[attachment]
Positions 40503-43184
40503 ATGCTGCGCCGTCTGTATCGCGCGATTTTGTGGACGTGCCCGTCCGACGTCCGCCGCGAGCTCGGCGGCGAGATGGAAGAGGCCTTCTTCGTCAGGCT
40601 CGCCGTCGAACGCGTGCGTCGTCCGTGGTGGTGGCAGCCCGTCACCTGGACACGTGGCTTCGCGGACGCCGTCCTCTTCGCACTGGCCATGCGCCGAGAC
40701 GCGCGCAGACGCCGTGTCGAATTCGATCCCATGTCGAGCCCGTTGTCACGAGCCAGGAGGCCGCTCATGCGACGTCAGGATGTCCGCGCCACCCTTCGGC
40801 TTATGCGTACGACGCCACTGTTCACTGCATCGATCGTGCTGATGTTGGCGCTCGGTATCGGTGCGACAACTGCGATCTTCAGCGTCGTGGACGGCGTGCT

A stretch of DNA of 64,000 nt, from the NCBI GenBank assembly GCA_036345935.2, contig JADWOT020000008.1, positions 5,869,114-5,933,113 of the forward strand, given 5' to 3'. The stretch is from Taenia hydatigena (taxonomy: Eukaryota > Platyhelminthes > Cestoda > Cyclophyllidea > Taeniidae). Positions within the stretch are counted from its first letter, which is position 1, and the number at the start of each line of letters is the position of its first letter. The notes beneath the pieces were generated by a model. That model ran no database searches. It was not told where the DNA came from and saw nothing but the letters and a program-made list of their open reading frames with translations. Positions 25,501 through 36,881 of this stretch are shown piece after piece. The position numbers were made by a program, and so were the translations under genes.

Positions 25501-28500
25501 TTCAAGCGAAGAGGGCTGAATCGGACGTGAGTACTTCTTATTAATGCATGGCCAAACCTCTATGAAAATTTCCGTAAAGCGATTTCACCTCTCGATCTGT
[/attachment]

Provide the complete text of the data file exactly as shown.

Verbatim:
Positions 40503-43184
40503 ATGCTGCGCCGTCTGTATCGCGCGATTTTGTGGACGTGCCCGTCCGACGTCCGCCGCGAGCTCGGCGGCGAGATGGAAGAGGCCTTCTTCGTCAGGCT
40601 CGCCGTCGAACGCGTGCGTCGTCCGTGGTGGTGGCAGCCCGTCACCTGGACACGTGGCTTCGCGGACGCCGTCCTCTTCGCACTGGCCATGCGCCGAGAC
40701 GCGCGCAGACGCCGTGTCGAATTCGATCCCATGTCGAGCCCGTTGTCACGAGCCAGGAGGCCGCTCATGCGACGTCAGGATGTCCGCGCCACCCTTCGGC
40801 TTATGCGTACGACGCCACTGTTCACTGCATCGATCGTGCTGATGTTGGCGCTCGGTATCGGTGCGACAACTGCGATCTTCAGCGTCGTGGACGGCGTGCT

A stretch of DNA of 64,000 nt, from the NCBI GenBank assembly GCA_036345935.2, contig JADWOT020000008.1, positions 5,869,114-5,933,113 of the forward strand, given 5' to 3'. The stretch is from Taenia hydatigena (taxonomy: Eukaryota > Platyhelminthes > Cestoda > Cyclophyllidea > Taeniidae). Positions within the stretch are counted from its first letter, which is position 1, and the number at the start of each line of letters is the position of its first letter. The notes beneath the pieces were generated by a model. That model ran no database searches. It was not told where the DNA came from and saw nothing but the letters and a program-made list of their open reading frames with translations. Positions 25,501 through 36,881 of this stretch are shown piece after piece. The position numbers were made by a program, and so were the translations under genes.

Positions 25501-28500
25501 TTCAAGCGAAGAGGGCTGAATCGGACGTGAGTACTTCTTATTAATGCATGGCCAAACCTCTATGAAAATTTCCGTAAAGCGATTTCACCTCTCGATCTGT